Horror Clown Pennywise Strikes Again in the new Remake of It

A new adaptation of Stephen King’s signature novel once again proves that parents and clowns are children’s worst nightmare

Traumatizing children and ruining the circus since 1986, Stephen King’s It remains one of the bestselling author’s most recognizable works, thanks in no small part to a memorable performance by Tim Curry as the titular monster in a 1990 television adaptation. Yet until now, a big screen version remained elusive; a problem Argentinian filmmaker Andrés Muschietti set out to rectify in true Hollywood blockbuster style.

Haunted by their parents and teenage angst, a group of seven children are drawn together by a common adversary: “Pennywise the dancing clown,” an enigmatic, malevolent force tormenting each of them. A being that feeds on children’s fear, he appears after they experience trauma. Completely ignored by indifferent adults, the motley crew of outsiders must band together to defeat the mysterious evil, said to appear every 27 years in their hometown of Derry, Maine. Only through unity and mutual encouragement can the kids face their fears, embodied by Pennywise, and take down the clown. And while the scares from the creature may be predictable, the real horror happens at home. Portraying horrific bullying at high school, as well as never-ending parental mental and sexual abuse, what truly chills are the human monsters.

The film starts off with a strong Stranger Things vibe, sharing various commonalities with the hit series like the timeframe (the 1980s), a group of young-adult misfits (self-named The Losers), a teenage girl joining in the quest and even the actor Finn Wolfhard. Swedish actor Bill Skarsgård landed the coveted role of the shape-shifting villain, brilliantly epitomizing his insane theatricality and making the role his own. Ultimately though, It remains a typical horror flick, occasionally sliding into unintentional parody. Ear-piercing music promises chills, but excessive reliance on jump scares eventually evokes giggles rather than fear: you can only handle so many headless or bloody zombies and popping red balloons before even eyeballs melting from a face becomes more amusing than terrifying.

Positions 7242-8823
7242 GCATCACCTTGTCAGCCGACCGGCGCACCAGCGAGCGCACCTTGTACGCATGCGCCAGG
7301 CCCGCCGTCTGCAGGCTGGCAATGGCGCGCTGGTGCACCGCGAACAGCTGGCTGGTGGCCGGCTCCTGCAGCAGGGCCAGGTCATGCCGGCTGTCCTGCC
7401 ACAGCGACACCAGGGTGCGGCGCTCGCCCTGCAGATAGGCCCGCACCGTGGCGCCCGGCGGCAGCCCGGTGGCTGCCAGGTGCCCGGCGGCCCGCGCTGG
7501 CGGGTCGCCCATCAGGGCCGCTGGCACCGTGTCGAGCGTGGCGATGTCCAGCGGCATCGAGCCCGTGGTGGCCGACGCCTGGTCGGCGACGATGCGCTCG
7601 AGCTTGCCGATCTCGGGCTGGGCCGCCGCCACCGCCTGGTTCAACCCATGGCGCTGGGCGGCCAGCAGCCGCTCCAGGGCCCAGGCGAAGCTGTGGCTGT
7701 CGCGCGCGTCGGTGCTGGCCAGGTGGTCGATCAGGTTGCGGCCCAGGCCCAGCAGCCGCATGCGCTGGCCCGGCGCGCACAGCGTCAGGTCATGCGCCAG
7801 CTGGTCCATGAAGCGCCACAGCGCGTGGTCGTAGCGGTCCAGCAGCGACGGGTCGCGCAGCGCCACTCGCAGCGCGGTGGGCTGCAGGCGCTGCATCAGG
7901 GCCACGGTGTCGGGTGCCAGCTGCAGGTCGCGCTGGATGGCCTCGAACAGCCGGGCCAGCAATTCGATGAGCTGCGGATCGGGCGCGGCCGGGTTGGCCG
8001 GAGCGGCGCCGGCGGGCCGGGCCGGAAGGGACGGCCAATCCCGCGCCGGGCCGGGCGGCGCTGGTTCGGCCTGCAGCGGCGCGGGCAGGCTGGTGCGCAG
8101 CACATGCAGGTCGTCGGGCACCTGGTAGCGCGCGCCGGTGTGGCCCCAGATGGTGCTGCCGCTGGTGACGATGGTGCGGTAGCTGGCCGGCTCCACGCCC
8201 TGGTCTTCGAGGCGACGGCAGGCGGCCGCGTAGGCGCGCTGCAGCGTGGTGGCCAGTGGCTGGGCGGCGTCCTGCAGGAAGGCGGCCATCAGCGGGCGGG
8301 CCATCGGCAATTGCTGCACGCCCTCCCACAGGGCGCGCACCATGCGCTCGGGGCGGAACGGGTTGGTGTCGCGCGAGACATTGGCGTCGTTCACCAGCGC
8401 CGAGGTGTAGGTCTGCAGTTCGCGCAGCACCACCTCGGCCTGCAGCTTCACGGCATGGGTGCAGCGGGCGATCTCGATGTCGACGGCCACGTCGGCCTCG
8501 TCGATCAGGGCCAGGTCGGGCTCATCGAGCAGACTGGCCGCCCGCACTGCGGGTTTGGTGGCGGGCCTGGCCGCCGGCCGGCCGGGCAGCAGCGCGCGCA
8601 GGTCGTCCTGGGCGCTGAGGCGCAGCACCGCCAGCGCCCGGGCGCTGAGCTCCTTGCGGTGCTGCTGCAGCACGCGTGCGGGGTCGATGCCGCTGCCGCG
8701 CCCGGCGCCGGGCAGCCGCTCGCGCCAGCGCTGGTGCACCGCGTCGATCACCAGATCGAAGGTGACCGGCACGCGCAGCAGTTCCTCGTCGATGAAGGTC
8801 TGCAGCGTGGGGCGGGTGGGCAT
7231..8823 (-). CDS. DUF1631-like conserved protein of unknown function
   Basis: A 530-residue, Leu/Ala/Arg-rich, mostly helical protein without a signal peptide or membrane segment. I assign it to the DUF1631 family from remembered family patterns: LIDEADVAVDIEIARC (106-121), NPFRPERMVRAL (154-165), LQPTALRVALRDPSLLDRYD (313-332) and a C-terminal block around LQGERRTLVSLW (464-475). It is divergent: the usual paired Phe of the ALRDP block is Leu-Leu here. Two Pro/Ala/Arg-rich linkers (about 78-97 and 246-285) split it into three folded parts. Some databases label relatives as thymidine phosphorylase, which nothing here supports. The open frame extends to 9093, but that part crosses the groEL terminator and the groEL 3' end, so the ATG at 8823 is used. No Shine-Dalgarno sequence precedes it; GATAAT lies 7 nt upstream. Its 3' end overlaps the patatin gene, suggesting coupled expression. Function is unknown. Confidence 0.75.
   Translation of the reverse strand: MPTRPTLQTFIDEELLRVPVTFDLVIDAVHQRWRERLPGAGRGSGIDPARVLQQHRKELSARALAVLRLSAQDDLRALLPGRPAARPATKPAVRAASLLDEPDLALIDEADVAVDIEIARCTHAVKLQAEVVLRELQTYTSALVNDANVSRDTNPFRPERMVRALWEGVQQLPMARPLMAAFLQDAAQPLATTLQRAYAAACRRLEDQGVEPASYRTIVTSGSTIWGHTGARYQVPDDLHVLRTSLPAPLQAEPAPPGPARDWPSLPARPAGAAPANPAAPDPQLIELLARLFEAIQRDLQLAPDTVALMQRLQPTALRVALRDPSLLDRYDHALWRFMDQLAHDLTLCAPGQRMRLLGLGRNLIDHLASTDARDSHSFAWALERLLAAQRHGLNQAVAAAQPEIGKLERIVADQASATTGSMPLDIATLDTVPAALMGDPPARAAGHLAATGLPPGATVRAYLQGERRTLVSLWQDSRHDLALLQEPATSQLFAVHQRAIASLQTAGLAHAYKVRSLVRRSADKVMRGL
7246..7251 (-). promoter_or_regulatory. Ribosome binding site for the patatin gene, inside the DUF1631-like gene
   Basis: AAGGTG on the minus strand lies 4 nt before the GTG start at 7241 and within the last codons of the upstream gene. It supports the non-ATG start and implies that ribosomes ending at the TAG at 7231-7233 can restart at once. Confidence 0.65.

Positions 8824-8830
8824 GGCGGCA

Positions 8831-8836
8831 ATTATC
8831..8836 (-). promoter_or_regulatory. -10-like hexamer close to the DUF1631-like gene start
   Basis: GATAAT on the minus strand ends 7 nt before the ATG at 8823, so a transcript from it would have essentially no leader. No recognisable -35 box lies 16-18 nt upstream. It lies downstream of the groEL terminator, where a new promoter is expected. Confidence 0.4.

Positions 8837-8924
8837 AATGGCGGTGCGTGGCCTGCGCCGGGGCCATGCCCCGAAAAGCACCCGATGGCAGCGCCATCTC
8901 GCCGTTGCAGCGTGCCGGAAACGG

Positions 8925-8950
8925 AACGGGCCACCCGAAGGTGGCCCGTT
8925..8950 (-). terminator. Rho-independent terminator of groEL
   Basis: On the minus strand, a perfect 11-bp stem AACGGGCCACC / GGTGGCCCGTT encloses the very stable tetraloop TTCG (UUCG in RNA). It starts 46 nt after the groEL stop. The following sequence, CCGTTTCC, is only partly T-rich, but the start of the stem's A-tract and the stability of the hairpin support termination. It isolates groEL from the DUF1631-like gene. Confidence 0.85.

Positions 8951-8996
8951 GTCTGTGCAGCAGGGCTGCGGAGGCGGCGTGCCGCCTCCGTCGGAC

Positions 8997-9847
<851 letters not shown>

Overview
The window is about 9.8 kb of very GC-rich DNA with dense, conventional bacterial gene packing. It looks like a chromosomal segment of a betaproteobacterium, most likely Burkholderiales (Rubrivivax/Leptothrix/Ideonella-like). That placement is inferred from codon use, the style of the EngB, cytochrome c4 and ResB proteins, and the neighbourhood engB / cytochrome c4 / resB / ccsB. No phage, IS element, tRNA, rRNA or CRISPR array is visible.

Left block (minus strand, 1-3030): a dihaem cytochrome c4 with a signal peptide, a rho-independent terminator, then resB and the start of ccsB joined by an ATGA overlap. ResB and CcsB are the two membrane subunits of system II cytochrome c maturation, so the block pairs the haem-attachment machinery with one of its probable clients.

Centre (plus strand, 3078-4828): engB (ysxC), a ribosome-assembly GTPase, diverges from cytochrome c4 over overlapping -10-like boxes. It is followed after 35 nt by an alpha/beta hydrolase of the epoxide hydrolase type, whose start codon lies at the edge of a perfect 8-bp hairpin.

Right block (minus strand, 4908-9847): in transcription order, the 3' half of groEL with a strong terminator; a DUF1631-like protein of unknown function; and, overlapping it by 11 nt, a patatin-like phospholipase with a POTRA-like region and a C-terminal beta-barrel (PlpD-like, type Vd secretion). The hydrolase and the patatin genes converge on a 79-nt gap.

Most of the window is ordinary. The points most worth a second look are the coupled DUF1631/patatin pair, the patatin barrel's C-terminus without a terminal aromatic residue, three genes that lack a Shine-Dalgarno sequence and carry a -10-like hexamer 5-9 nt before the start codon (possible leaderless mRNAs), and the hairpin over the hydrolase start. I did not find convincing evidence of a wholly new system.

With the ending leaving the fate of Pennywise unresolved, a sequel has already been announced; here’s hoping It: Chapter II will prove more even and satisfying.

Opens Sep 28th, Haydn Kino, 6. Mariahilfe Strasse 57, haydnkino.at

Anja Stevic
Is a Croatian born writing for Metropole. After moving around, she decided to make Vienna her hometown, where she is currently pursuing her MSc in Communications. In her free time, she is attending exhibitions, photographing or analyzing data.

Help us help you

“Strong media and independent journalism are built on the shoulders of subscribers. Your support means the world to us.

Benjamin Wolf
COO & Managing Editor

The coronavirus outbreak affects and challenges your life in big and small ways. Metropole is here for you and we are proud to be your news source during this crisis.

But just as the coronavirus has increased the need for independent journalism, it has also undercut a major revenue source of media companies, ours included – advertising.

We need your support to keep it up – donate or subscribe and #helpushelpyou!

Support Metropole!


 

RECENT Articles

Coronavirus in Austria & Vienna | Random Sampling Suggests Two to Four Time...

COVID-19 is shaping our daily lives. Here’s all you need to know about current measures, including where to get help, information and tips – updated regularly.

Fucking, Austria, Wants Now to Be Called Fugging

The Upper Austrian village has had people steal their name sign and Pornhub giving them premium access due to its peculiar name. Now, the city council voted to change it once and for all.

The Wave Is Breaking in Europe But Rising Elsewhere, Amid Good News on Vaccine

Every Sunday, Metropole brings you a COVID-19 update from Prof. Dr. Florian Krammer, an Austrian-born virologist who works and teaches at the Icahn School of Medicine at Mount Sinai, New York City.

How Austria Plans to Roll Out the CoV Vaccine

The first people in Austria may get vaccinated against the coronavirus already at the beginning of 2021. Until then, the logistics and timetable have to be worked out

New COVID Test Could be a Game Changer

The SARS-CoV-2 rapid antigen test could help stop the spread of the coronavirus.

“Social, Brave, Humane, Sustainable” – Red-Pink Make Its Debut in Vienna

Following three weeks of intense negotiations, the Vienna’s SPÖ and NEOS have presented a 212-page coalition program for their administration. Here are the most important takeaways.
 

METROPOLE NEWSLETTER

Join over 5,000 Metropolitans, who already get monthly news updates and event invitations.

X
X
X